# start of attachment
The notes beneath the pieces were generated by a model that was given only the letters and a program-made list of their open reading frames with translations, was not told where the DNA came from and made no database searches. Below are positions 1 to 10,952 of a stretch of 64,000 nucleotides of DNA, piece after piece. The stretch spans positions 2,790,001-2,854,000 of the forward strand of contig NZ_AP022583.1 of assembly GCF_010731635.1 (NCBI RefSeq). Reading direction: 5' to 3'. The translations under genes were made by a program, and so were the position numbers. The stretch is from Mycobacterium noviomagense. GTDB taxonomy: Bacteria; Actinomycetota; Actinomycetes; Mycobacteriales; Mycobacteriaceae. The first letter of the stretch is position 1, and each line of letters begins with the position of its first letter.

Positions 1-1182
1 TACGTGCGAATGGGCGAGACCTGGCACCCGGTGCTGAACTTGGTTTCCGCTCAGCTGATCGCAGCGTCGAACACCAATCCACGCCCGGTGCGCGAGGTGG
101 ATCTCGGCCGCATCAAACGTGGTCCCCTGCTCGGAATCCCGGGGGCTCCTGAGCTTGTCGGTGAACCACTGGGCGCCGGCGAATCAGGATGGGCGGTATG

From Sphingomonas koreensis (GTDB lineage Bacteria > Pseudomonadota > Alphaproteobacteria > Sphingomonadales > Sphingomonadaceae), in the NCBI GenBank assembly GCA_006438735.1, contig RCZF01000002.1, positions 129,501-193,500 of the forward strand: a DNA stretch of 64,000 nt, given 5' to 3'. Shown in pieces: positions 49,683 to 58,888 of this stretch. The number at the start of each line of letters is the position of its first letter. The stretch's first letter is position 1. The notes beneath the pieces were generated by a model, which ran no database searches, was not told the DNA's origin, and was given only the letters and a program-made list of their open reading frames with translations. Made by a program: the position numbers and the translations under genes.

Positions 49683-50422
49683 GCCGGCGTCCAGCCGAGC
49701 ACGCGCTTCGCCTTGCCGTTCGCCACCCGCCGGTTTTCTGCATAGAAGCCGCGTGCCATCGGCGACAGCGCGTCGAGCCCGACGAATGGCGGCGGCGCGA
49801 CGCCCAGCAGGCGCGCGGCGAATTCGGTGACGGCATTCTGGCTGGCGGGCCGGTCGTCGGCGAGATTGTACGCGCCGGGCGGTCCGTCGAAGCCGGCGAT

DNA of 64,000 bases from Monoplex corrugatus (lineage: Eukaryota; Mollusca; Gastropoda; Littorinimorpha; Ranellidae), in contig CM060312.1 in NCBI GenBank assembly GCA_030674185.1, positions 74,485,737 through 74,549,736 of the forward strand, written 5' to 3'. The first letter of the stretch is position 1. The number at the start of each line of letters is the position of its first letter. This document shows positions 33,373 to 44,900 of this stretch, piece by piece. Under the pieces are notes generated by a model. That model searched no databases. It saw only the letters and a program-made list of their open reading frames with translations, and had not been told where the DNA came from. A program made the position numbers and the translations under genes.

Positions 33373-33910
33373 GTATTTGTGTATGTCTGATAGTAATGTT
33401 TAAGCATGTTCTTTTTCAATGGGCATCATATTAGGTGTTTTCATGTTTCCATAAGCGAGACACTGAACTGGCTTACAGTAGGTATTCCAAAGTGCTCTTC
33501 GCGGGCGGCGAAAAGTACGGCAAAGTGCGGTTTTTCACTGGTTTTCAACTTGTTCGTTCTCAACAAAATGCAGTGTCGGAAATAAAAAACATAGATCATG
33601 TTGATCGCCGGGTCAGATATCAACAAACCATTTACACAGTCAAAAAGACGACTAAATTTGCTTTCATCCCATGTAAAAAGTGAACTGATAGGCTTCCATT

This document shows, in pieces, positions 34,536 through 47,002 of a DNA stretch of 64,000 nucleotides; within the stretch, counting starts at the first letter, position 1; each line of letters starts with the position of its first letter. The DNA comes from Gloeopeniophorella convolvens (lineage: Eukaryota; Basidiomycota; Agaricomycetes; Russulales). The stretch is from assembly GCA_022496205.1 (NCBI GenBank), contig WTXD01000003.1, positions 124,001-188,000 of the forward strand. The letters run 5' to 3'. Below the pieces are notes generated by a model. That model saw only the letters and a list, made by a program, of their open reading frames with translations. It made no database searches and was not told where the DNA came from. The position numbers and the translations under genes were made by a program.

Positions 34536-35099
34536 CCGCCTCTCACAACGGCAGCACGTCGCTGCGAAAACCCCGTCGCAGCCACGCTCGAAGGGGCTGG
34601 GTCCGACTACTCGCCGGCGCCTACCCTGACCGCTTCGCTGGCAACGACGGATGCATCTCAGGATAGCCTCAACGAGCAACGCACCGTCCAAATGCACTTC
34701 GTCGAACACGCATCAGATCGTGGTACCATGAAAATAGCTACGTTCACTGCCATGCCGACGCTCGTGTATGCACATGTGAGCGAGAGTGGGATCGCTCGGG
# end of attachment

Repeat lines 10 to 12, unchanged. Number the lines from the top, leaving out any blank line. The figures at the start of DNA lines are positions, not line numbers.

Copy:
DNA of 64,000 bases from Monoplex corrugatus (lineage: Eukaryota; Mollusca; Gastropoda; Littorinimorpha; Ranellidae), in contig CM060312.1 in NCBI GenBank assembly GCA_030674185.1, positions 74,485,737 through 74,549,736 of the forward strand, written 5' to 3'. The first letter of the stretch is position 1. The number at the start of each line of letters is the position of its first letter. This document shows positions 33,373 to 44,900 of this stretch, piece by piece. Under the pieces are notes generated by a model. That model searched no databases. It saw only the letters and a program-made list of their open reading frames with translations, and had not been told where the DNA came from. A program made the position numbers and the translations under genes.

Positions 33373-33910
33373 GTATTTGTGTATGTCTGATAGTAATGTT